When Nicole Corre, a Rumson native, heard about the Monmouth County Boys & Girls Club’s recent struggles, she knew she wanted to do anything she could to help out. So she turned her favorite hobby into a fundraiser.

Corre has done a lot in recent years to connect her free time with helping charities, most notably – as called out by redbankgreen in 2011 – working to start a Jersey Shore chapter of WGirls, a nonprofit network focused on helping women and children. An avid runner, she typically dedicates her races and marathons to local organizations.

This year, she’ll be running her second New York City marathon, her fifth overall, this time for the Boys & Girls of Red Bank and Asbury Park, as well as dedicating her 31st birthday to the cause.

“I don’t need or want much, so I asked my friends to just donate whatever money they would have spent if we had gone out for dinner or drinks,” said Corre. Two days after her birthday is the 26.2-mile marathon, an event Corre said can be “pandemonium.”

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BOYS & GIRLS CLUB, STRAPPED, SEEKS HELP

Kids in the after-school Child Care program play a game at the Red Bank unit of the Boys & Girls Club Wednesday. (Photos by Danielle Tepper. Click to enlarge)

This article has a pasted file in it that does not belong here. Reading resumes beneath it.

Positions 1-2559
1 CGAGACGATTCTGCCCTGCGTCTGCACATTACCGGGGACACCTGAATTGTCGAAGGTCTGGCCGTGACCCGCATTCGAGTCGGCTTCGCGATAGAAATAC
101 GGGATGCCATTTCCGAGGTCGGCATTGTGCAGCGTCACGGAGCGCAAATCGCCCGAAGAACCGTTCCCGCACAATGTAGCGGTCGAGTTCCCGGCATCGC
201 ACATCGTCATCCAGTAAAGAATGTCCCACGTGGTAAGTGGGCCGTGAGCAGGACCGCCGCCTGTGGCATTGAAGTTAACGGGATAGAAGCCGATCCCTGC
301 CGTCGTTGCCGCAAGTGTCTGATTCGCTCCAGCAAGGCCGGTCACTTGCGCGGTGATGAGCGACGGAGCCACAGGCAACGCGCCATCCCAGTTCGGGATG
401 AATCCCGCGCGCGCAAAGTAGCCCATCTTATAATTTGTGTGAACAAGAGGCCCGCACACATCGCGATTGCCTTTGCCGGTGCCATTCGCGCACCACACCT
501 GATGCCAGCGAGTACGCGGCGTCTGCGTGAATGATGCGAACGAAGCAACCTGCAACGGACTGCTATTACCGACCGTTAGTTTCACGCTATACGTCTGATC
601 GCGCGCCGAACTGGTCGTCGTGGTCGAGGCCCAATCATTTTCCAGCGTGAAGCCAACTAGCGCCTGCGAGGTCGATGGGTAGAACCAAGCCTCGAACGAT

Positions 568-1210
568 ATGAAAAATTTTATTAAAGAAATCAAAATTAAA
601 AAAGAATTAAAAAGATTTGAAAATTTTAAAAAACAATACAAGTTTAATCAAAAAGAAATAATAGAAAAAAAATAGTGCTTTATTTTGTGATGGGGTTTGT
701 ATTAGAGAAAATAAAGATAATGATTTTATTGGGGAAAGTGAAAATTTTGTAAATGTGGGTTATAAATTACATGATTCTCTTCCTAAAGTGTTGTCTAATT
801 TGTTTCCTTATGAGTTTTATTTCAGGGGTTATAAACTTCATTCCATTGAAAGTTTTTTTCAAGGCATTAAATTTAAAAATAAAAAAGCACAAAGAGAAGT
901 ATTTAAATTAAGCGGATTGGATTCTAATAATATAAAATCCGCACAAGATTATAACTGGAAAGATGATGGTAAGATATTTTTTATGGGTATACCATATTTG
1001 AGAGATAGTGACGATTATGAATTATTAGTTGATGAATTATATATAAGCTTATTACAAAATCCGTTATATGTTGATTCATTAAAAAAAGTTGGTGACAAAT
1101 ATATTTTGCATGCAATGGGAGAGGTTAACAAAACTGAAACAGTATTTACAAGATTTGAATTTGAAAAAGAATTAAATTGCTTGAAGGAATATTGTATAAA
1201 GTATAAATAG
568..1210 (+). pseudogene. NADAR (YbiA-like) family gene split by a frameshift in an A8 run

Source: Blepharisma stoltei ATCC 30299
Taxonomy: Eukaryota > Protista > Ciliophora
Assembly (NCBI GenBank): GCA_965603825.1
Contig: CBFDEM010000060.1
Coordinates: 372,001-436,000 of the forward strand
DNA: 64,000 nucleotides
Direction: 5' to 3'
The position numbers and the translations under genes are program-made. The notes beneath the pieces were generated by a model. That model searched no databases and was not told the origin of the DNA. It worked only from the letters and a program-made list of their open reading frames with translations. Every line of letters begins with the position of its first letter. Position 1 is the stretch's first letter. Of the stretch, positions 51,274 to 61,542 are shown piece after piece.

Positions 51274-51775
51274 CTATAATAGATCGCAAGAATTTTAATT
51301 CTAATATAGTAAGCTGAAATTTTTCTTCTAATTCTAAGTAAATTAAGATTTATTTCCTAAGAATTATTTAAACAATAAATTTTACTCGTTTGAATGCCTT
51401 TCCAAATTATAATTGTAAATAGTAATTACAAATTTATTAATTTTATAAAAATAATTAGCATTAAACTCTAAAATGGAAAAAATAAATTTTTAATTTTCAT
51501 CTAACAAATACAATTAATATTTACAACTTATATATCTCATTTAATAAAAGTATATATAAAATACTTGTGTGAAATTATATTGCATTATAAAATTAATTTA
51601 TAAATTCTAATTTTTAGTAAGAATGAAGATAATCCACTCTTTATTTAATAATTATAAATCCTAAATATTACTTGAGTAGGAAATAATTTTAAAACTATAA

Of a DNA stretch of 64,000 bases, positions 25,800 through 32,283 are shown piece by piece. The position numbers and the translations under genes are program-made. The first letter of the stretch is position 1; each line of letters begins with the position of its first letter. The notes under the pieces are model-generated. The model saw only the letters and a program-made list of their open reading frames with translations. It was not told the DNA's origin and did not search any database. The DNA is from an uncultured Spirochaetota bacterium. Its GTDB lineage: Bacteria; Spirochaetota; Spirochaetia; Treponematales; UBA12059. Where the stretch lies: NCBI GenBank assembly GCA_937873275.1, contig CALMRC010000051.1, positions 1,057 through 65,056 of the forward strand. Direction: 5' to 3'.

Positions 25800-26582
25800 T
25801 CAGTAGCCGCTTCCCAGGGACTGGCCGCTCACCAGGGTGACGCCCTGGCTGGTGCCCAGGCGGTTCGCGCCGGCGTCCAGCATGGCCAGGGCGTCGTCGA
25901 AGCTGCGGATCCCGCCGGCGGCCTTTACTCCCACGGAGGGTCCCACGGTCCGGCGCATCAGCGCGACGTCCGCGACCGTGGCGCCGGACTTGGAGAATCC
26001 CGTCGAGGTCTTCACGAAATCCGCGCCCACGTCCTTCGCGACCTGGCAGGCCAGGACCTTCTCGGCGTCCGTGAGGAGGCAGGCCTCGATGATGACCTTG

By DANIELLE TEPPER

On a typical weekday afternoon, a visitor to the Boys & Girls Club in Red Bank might find a handful of kids keeping happily busy inside the modest building on Drs. James Parker Boulevard. This is their after-school hangout, where they play games, get homework help, and relax before their parents pick them up after work.

Many families in the borough depend on this program, especially in these hard economic times, to keep their kids off the streets and engage their minds. But the club, which took over the borough-owned building – formerly Bizarro’s bar  – at the corner of Bridge Avenue just three years ago, is struggling, say club officials and supporters. They’re making the financial situation the focal point of the year’s programming plans.

“There are so many lucky people in Monmouth County with really comfortable lives, but others are far less fortunate,” said Nicole Corre, a borough resident who is raising money for the club through her participation in this year’s New York City Marathon. “So many kids get to spend their summers at beach clubs or nice sleep-away camps, but the small respite these kids have at the Boys & Girls Club is fading away. Where do they have to go?”

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BOYS & GIRLS CLUB JUMP FOR WORLD RECORD

jumpersVideo of the jumpathon is here.

By DUSTIN RACIOPPI

The clock hit 6:30p and Boys & Girls Clubs nationwide simultaneously hopped-to.

At the Red Bank chapter, on Drs. James Parker Boulevard, unit director Shniece Perry was slightly tentative.

About a dozen of the club’s members had just finished practicing a timed run of jumping jacks, readying for the early evening attempt to enter the Guinness Book of World Records for the most people doing simultaneous jumping jacks across multiple venues.

“They just did a little practice run to see how long two minutes is,” Perry said. “We hope that they last.”